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    If you dig around the USFS web sites, you can find a data base with accounts from people who survived being burned over in one of these shelters. In one book I read, some firefighters deployed their shelters in the face of a burnover while two civilians were trapped at the scene with no shelters. In the end the two civilians essentially forced their way into a young female firefighters shelter (amazing that they fit somehow) and all three survived in a single shelter. Sadly, in that group four firefighters in shelters did not survive. These shelters have saved at least 220 lives.
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    I appreciate the work wildland firefighters do. It is difficult and dangerous. I have read several books about fire events and find that in many ways wildland firefighting is similar to military operations in many respects. It is interesting to me to read about operations and systems that worked or failed to varying degrees. Sadly, mistakes or failures are sometimes fatal.

    Edit: I mentioned a database of incidents. If you go here (http://iirdb.wildfirelessons.net/main/Reviews.aspx) you can view a variety of events. Go to the "accident type" pull down and you get an idea of of the many tough situations that develop for wildland firefighters. You can browse for burnovers, entrapments, aircraft related incidents, shelter deployments, and many more tough situations.

    Seems like there were 72 smokejumpers assigned here. Those that don't live here normally can stay in this dorm.
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    Smokejumpers make much of their own gear. They get good sewing things I guess. Is this an appropriate time to mentioned that about 1/3 of smokejumpers are women? Personnel parachutes come from commerical sourcres. Smokejumpers do make cargo chutes though.
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    At the beginning of the season jumpers use some system to develop a random order list for being called for fires. When a stick of jumpers is needed, the next group on the board go.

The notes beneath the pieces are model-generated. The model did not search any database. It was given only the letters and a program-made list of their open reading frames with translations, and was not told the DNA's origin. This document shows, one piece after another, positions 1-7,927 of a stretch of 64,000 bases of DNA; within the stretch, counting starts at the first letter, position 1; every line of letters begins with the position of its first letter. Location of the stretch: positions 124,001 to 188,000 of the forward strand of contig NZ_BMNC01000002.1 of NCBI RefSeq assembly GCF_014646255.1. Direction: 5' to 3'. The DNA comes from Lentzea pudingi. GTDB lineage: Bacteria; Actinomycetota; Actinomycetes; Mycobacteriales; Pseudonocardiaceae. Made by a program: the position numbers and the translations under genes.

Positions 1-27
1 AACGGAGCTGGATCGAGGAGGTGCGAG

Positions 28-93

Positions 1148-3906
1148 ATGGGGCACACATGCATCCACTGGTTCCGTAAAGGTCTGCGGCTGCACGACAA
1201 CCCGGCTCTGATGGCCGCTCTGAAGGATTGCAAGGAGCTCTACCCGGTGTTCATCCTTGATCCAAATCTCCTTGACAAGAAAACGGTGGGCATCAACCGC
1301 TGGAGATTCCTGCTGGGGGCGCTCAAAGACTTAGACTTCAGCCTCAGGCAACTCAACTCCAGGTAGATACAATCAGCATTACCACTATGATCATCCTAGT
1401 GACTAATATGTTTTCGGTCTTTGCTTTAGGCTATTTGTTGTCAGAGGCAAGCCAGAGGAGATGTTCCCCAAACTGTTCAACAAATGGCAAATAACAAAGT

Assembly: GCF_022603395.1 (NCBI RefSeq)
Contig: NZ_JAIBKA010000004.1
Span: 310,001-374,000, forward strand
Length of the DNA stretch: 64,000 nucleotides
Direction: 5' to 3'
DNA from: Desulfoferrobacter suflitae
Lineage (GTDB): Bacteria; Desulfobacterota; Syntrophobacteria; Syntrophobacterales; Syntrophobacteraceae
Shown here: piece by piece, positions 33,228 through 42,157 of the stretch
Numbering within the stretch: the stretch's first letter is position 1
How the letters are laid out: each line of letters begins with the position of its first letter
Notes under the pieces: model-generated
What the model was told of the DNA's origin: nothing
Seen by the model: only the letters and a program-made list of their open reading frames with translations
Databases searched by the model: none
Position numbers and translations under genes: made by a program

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    Jumpers need to be suited up and on the plane within 10 minutes.
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    After a jump, chutes need to be dried and inspected. They are suspended in this loft to dry.
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  17. Cannonshot

    Cannonshot Having a Nice Time Administrator Super Moderator

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    And another from that previous ride in 2010:

    Chutes need to be carefully packed by jumpers.
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    Chutes come in multiple sizes.
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    Having served as a paratrooper in the past, this parachute stuff is sort of interesting to me.
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    Tools are dropped from low altitude after the jumpers go out.
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    Fuel and water are also dropped.
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    Jumper meeting.
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    Various cargo packs. This one has sleeping bags, food, and a crosscut saw. By the way, all this stuff has to be carried out.
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    Food for two jumpers for two days.
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    Medical kit.
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    One of two jump planes at Missoula. This is a Sherpa. They also have a DC-3 that started off as a military C-47 and was upgraded throught the years to a turboprop DC-3.
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    Looking toward the rear. Jumpers on one side, gear on the other.
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    They have a camera to record the jumpers as they go out. This lets the jumpers critique and continue to improve their body position over time.
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    This Sherpa is a hand-me-down from the Air Force. It used to fly F-16 and A-10 engines around Europe during the cold war. Many of the aircraft the USFS uses are leased.
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  18. GasMich

    GasMich Been here awhile

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    Cannontreker along for the ride. Very informative report. As always.
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  19. Shaggie

    Shaggie Unseen University Supporter

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  20. boomhwr

    boomhwr Been here awhile

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    The check stations you passed are for the zebra mussel out of California. Can filter a swamp to 30 microns. If you had gone through Twin Falls, there are 9 aircraft flying fires out the airport.